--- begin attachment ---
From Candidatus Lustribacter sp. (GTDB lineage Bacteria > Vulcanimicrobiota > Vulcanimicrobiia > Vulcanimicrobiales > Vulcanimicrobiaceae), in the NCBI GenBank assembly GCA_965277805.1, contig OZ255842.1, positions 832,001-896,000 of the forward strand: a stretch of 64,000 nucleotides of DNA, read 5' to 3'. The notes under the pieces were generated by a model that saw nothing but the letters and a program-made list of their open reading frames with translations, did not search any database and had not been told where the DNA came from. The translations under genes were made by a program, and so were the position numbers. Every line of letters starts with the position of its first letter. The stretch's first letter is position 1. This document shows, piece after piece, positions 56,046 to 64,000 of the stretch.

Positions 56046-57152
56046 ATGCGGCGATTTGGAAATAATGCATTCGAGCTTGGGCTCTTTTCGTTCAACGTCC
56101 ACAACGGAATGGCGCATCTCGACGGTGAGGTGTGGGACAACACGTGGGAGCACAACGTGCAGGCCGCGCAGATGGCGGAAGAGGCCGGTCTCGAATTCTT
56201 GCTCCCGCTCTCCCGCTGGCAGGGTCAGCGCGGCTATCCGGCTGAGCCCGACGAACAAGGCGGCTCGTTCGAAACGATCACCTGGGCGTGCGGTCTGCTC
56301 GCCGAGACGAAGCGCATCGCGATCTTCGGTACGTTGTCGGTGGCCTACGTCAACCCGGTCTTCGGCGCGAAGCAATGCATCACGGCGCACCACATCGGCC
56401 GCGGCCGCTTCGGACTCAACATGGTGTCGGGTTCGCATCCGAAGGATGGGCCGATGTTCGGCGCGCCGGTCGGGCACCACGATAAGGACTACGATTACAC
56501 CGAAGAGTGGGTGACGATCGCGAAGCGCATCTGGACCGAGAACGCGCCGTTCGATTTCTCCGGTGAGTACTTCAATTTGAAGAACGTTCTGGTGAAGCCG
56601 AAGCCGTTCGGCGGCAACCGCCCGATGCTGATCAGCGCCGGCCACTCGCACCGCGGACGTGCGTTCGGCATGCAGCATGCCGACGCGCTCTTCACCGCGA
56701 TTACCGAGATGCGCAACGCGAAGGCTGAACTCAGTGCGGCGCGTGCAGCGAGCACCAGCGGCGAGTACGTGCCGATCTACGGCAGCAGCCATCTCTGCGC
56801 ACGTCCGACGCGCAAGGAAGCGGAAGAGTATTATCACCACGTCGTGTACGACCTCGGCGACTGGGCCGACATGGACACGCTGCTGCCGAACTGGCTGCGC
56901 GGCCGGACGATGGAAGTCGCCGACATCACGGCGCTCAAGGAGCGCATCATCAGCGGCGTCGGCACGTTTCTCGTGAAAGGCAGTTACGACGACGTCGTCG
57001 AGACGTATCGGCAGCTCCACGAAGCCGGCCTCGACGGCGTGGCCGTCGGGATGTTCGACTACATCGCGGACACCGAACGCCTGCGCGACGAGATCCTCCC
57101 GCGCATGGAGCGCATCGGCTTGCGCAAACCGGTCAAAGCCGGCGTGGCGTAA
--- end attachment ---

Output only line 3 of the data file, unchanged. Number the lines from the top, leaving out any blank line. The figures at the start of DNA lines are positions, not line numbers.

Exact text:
56046 ATGCGGCGATTTGGAAATAATGCATTCGAGCTTGGGCTCTTTTCGTTCAACGTCC